Heitmann: Church can stay, pray in parks
City Council member sizes up downtown, walkovers
NAPLES — The Celebration Community Beach Church should be allowed to stay, sing and worship at Cambier and Lowdermilk parks.
So says Naples City Council member Teresa Heitmann, this week's guest on Comcast's "One on One with Jeff Lytle.'' Lytle is editorial page/Perspective section editor of the Daily News.
Video and transcript highlights of that and past interviews are available at naplesnews.com/oneonone. The 30-minute program with Heitman will be shown in its entirety Sunday, Nov. 1, 2009, at noon on Comcast CN 14.
The transcript follows:
Lytle: Should we allow the Celebration Community Beach Church keep using the beach and Cambier Park? How are you going to vote on that?
End of discussion?
Heitmann: No, not end of the discussion. This has been a year-long conversation with many, many, many e-mails, mainly for support, and I have attended the church. I don’t attend that church on a regular basis, but there have been times when I haven’t been able to get to my church, and I’ll get on my bike.
The family has gone out to that church, and it serves a diverse population. Beautiful environment. Beautiful worship music, and I think there’s a need being met there.
Lytle: There’s no down side.
Heitmann: I don’t see a down side to singing and praising and God’s environment.
Lytle: Just to play the devil’s advocate with you — pretty funny. What about those who might say, and I haven’t heard anybody say this lately, that other churches have to build their own buildings and make that investment and put down roots in the community; and the city has been very gracious with the Community Beach Church for many years.
Does there come a time when you have to say, OK, it’s time to do what the other churches have done just like doctors building doctors’ offices rather than making house calls, and go the conventional route for your church services?
Does there come a time when we do that?
Heitmann: I don’t think that churches have to have a building, so that’s why I find this to be very unique. I think that might have been their original plan. But I think they find that people will come because it’s not your traditional building.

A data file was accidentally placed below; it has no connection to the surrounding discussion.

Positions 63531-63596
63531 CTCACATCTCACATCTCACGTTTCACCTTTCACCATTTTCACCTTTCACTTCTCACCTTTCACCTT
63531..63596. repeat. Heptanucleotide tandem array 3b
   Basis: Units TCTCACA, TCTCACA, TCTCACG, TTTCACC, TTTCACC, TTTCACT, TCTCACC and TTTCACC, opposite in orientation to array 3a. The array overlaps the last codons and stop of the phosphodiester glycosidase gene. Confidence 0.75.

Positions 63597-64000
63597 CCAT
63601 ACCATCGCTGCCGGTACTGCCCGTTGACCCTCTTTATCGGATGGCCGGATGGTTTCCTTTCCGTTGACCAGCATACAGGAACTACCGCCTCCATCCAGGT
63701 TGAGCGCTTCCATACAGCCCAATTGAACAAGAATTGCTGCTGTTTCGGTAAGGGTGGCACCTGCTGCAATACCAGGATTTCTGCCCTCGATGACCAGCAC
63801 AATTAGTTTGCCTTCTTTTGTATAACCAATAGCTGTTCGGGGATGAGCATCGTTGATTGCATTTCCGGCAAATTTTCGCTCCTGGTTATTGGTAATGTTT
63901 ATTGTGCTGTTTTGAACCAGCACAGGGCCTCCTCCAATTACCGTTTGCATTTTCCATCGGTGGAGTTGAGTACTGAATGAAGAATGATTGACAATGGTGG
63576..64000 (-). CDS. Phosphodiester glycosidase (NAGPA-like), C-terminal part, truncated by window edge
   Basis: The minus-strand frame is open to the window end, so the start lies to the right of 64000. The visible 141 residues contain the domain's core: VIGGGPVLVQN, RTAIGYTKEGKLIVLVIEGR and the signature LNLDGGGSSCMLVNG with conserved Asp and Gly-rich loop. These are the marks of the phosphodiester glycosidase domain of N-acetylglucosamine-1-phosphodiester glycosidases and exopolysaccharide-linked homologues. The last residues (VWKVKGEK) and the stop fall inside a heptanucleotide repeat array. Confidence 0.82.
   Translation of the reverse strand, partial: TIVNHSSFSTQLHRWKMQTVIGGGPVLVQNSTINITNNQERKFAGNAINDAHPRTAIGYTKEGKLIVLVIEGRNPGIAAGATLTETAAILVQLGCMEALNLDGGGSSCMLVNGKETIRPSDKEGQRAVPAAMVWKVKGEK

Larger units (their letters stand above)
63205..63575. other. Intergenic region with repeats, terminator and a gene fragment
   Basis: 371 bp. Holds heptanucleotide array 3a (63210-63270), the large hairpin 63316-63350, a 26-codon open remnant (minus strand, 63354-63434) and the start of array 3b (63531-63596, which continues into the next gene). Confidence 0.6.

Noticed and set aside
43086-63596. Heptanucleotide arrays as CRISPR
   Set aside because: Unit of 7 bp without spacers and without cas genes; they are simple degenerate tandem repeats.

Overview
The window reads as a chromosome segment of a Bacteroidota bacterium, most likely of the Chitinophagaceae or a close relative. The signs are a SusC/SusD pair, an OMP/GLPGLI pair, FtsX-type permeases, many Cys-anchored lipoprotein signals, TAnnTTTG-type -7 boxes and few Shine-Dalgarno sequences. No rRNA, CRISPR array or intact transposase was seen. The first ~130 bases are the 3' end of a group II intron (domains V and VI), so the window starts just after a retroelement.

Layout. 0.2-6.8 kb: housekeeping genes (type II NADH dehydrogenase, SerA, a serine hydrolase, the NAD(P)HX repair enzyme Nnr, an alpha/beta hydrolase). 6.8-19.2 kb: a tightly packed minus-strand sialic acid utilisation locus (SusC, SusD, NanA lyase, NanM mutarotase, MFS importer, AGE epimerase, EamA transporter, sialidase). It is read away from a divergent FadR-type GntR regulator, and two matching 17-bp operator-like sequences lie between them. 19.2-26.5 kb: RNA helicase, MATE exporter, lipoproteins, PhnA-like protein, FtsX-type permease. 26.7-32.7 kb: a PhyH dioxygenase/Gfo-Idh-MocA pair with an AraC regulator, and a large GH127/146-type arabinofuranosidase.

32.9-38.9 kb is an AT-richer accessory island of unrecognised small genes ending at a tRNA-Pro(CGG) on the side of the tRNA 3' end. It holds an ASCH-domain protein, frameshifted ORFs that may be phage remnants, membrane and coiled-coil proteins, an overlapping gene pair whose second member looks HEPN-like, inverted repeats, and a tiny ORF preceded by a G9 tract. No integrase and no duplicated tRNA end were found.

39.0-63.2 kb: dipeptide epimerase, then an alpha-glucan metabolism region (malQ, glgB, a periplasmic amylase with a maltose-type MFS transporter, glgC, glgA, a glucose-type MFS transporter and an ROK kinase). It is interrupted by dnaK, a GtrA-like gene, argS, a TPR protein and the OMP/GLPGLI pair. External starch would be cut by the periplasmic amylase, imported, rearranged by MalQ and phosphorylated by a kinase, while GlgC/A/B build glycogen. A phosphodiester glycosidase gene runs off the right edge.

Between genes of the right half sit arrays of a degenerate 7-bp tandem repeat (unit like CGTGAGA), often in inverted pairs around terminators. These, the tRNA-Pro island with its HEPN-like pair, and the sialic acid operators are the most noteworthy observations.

So, again, I think it’s something that serves a diverse population — not just for the city but for county residents and for visitors.
Lytle: There was a time when church leaders thought there was going to be a big debate at the council meeting, it sounds like it’s not going to be any big hoo-ha.
Heitmann: Not from my part.
Lytle: Is it going to be a hoo-ha from anybody’s part?
Heitmann: I don’t see that being a big hoo-ha.
Lytle: We’ll tune in, and I hope that’s the case.
What about the bigger picture on downtown, both on Fifth Avenue and Third Street? How much responsibility should City Hall or City Council have for the future health and prosperity in that shopping area? And even as it reaches to the east to Tin City and Bayfront?
How much of that should be the property owners’ and the merchants’ role, and how much of that should be the city’s role?
Heitmann: Well, we all know that business is very important to Third, Fifth, The Dock, Tin City, Bayfront and to even the whole community. So I think it’s important for a city to make sure they put in legislation that benefits the commercial businesses.
I don’t feel that it is the responsibility of the City Council to run a street. That is to be run by the merchants themselves. Third Street has an association, and they do a great job. Fifth Avenue has an association that used to just be Fifth and I think it is expanding ... I think it’s their responsibility as business owners to get together and work together.
However, I do feel we have been facilitators for businesses mainly because we have the Tax Increment Financing (TIF) funds, and that is the responsibility of City Council to monitor those funds and plan for those funds.
That’s why I think we have spent a lot of time in that Community Redevelopment Agency (CRA) district, because it our responsibility for those financials.